Category: language

H and I were playing with play dough.

“What is your project?” I asked him.

“Rolling balls,” he informed me.

“What is my role?” I asked.

“Your role is rolling like papi.”

I was not certain what this meant exactly, but experience has taught me that further questions sometimes elicit clarifying answers, so I asked, “What is your role?”

“My roll is something different,” he said, “like a worm.”

A beat passed before I realized we were talking about different things, me the parts we were playing in the game, he the way our hands were moving to form the play dough and the different shapes made by each way of rolling. My roll makes balls. His makes worms. My role was to make balls. I’m still not sure what his was.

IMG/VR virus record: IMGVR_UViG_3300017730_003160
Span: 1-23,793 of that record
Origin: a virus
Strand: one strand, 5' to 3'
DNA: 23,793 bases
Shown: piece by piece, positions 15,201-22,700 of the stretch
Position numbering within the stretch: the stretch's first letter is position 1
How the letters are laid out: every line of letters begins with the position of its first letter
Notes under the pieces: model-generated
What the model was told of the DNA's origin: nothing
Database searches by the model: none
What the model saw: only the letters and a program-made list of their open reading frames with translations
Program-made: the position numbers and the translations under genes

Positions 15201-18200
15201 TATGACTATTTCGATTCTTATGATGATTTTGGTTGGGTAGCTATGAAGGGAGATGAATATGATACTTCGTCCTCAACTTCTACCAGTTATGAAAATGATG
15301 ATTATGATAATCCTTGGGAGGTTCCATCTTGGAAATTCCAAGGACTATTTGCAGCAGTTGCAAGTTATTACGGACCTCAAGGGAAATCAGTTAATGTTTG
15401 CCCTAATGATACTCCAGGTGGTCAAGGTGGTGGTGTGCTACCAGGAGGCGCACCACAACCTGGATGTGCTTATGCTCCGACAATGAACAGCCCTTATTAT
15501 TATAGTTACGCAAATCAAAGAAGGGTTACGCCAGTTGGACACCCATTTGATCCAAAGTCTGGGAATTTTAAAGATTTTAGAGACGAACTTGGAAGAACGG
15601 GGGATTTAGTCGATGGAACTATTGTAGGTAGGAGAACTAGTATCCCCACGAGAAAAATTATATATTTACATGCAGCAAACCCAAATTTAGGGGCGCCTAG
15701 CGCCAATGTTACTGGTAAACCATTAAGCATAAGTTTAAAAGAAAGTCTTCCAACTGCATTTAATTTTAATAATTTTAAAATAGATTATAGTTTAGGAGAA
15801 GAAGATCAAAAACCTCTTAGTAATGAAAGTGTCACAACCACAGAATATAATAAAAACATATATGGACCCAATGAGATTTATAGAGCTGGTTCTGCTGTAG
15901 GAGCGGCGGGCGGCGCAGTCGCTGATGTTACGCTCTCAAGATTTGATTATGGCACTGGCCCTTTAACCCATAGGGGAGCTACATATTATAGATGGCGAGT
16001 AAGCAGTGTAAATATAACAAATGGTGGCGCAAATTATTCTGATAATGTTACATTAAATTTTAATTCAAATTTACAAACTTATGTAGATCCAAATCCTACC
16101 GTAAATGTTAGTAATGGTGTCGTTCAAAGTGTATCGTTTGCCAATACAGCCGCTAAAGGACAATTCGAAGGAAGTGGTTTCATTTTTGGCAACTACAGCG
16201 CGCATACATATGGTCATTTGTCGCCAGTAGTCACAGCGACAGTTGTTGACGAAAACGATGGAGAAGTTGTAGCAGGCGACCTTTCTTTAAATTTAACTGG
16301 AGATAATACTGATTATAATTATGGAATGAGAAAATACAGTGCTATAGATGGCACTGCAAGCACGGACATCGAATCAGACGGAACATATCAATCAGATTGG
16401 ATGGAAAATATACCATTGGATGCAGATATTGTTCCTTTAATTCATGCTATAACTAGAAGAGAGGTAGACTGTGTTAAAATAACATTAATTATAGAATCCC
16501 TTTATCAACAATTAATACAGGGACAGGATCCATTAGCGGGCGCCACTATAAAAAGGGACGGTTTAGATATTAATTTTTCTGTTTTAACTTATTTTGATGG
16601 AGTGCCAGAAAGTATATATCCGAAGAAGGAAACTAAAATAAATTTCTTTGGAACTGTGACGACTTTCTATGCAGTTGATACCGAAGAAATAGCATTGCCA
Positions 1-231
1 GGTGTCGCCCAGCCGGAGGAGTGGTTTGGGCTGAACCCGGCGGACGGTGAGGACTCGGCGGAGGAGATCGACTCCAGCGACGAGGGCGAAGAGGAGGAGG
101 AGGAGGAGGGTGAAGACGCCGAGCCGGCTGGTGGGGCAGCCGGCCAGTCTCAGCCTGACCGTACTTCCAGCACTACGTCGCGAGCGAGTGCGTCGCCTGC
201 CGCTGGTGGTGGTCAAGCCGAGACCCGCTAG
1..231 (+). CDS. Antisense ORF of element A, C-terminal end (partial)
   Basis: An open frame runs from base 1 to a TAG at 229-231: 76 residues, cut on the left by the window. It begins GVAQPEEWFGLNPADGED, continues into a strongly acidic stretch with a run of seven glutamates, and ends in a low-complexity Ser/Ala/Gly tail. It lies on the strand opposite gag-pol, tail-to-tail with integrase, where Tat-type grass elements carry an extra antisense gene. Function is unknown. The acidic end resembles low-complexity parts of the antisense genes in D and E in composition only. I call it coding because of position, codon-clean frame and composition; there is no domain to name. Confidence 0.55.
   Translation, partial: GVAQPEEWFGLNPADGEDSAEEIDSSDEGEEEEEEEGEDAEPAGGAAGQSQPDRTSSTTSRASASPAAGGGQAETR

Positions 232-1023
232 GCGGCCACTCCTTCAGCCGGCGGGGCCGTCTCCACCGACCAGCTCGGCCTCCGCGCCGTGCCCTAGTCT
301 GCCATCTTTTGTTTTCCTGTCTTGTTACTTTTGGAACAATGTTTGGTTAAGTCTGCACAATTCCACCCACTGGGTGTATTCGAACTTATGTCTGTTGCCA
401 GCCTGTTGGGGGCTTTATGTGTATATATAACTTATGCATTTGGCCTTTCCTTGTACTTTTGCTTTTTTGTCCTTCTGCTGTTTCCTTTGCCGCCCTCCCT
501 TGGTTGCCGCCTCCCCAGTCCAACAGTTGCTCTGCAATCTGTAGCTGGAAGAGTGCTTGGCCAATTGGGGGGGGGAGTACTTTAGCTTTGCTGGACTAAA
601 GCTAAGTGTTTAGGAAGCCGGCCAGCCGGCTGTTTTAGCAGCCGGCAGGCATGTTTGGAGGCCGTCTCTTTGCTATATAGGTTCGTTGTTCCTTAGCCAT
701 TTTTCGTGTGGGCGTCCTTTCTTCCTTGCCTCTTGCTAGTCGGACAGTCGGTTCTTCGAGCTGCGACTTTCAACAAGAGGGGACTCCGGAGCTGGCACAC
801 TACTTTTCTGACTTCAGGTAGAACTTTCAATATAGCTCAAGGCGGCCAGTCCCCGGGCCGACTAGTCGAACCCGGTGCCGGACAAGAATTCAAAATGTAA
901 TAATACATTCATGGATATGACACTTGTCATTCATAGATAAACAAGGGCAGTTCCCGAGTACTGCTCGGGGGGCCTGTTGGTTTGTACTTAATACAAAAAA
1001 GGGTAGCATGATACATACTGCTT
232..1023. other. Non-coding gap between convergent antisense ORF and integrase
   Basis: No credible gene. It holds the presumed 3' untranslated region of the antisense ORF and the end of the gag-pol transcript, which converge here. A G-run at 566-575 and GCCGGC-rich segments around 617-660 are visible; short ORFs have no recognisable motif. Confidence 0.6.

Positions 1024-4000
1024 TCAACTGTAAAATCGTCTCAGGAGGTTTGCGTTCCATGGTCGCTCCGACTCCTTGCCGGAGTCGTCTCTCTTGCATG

“I heard you had a blueberry muffin for breakfast with papi. And milk. How was it?” I asked H upon our reunion.

“I had Milch,” H said.

“Yes, Milch,” I replied.

“Milch. Not mama milk. Milch,” he clarified.

Of course. We only ever have mama milk in English. In our house, it is the default milk, the one that needs no modifier. Every other kind of milk is specified: cow milk, almond milk, rice milk, coconut milk, hemp milk. It appears that milk without specification in German is not mama milk, but something else. Milk and Milch are not the same. Of course.

Experience shapes language. Language shapes thought. Thought shapes experience. Of course.